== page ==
It’s that type of fight – money vs the press, which doesn’t have enough money to fight every lawsuit, especially those from the very rich, that Denton sees as his current calling.

“I’m feeling like I want to make lemonade out of lemons…there are a lot of people who don’t like fully fledged expression…Given a chance we want to retaliate when attacked,” he said.

He sees that the privileged class – those with unlimited funds – are winning against a free press. One of the last Gawker columns written for the site, by Tom Scocca, essentially said that there is no justice, only power and money.

“ is out of business because one wealthy person maliciously set out to destroy it, spending millions of dollars in secret, and succeeded. That is the only reason,” wrote Scocca.

Even though Gawker was a profitable media business, it still couldn’t compete with the bags of money Thiel could throw at the lawsuit.

“Now you have monopoly profits from companies like Facebook – funding the fortunes of billionaires. The media is financially outmatched. The balance of power has shifted dramatically. If we’re concerned about free expression, profitability has to be at the center,” he said, noting that it must be exceptionally profitable to fund good journalism and the legal challenges that go with it.

Denton talked about the “Putin model” of control over the media, and to overcome the iron thumb of control, the media must get out of the control of the super rich, even if they have the best intentions, a la Jeff Bezos and his ownership of the Washington Post.

“As long as the free press depends on the goodwill and generosity of billionaires, it is vulnerable.”

The media has gotten too detached from the people it is serving, he said, and change, must come from the people. It needs to be organic and come up through the community. With increasing competition for audience, media companies need every cent, and ultimately the small budgets have left digital media in same position that traditional media was in before – on a shoestring and vulnerable.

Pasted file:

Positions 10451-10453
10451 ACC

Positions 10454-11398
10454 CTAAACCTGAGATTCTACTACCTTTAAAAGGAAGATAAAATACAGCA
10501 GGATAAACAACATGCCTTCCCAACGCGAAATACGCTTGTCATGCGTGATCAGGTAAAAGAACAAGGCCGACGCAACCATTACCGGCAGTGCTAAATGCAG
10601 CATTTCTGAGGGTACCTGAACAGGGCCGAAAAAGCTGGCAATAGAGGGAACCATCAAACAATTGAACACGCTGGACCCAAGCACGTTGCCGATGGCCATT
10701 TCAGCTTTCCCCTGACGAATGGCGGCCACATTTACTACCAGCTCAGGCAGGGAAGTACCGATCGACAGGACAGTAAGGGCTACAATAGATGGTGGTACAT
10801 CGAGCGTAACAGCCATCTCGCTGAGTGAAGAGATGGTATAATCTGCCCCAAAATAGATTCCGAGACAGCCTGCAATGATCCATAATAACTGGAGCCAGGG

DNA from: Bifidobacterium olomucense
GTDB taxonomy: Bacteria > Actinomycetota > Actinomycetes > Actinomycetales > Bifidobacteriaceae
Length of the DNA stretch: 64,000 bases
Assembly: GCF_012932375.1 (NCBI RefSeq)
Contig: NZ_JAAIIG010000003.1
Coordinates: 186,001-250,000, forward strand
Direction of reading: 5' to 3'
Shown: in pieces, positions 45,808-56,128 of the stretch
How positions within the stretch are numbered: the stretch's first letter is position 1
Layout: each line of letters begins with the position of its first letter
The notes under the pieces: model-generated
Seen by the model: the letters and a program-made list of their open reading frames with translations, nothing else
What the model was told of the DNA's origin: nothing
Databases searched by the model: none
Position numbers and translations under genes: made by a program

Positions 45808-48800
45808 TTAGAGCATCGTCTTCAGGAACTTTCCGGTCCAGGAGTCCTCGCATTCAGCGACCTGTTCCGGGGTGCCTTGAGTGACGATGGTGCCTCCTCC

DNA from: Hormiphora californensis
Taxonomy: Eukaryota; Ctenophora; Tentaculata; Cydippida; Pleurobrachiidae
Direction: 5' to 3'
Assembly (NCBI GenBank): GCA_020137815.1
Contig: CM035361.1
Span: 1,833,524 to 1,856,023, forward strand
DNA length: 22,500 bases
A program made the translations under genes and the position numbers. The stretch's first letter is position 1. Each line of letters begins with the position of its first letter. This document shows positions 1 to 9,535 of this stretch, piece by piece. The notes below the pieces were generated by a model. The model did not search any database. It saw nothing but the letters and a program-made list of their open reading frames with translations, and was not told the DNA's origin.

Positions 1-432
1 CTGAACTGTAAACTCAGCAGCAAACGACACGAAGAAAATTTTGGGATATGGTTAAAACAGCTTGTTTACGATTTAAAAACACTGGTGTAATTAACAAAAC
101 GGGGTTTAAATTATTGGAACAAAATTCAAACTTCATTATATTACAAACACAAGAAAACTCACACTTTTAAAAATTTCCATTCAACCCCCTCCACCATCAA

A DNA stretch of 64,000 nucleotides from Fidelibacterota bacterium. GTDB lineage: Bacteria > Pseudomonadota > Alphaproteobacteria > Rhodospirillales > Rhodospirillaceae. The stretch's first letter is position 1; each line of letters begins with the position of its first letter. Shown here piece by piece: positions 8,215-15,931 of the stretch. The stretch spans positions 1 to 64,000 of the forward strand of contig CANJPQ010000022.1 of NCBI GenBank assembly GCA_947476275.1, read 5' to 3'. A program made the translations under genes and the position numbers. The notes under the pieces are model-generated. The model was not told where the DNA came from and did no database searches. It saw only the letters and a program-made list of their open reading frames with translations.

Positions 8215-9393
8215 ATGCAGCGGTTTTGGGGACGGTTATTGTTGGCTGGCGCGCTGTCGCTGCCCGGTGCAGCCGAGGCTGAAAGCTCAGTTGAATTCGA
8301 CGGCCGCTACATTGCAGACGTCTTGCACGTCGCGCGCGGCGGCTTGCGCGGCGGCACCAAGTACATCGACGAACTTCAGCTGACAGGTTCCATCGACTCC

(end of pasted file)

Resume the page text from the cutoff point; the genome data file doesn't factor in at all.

Looking for positivity in a sea of negativity

It’s not all doom and gloom in Denton’s outlook. He sees personal conversations as something to move the needle.

“I have confidence in the power of conversation,” he said. He added that even those who spew hateful things on Twitter, when addressed one-on-one, can be quite sensible. He sees a model of reasonable conversation as the fix for the media world.

Denton used example of pollsters who had meaningful conversations about transgender people with people in Florida. When they talked for 10 minutes, they were able to help change minds of those who were against them.

Denton likes using Twitter direct message and Google hangouts, so he can share his ideas and get real feedback. Looking forward, he sees “authentic, chill conversation on things that matter” leading the way in mass communication.

Goodby added that he missed the comments on Gawker stories more than the stories themselves, and often he would read from the comments up to the top.

Although Denton has advocated taking a break from media, he still reads news almost every day, but he spends more time reading quality things – deeper articles where he truly learns something, because “all Trump all the time is starting to get boring.”

He reads Reddit (“there’s a vitality to it”) and the site he loves most is the Browser, which features research papers and obscure publications. “It reminds me how awesome the internet can be…The good internet will rise up again.”

Though Denton discussed much more – the wave of populism in Europe, the trouble with being a liberal Democrat in America, how Breitbart is going way beyond the truth, the building up of “cathartic violence” and other touchy topics, he still sees the power of conversation leading the way, and that, he hinted, is where his next venture may bring him.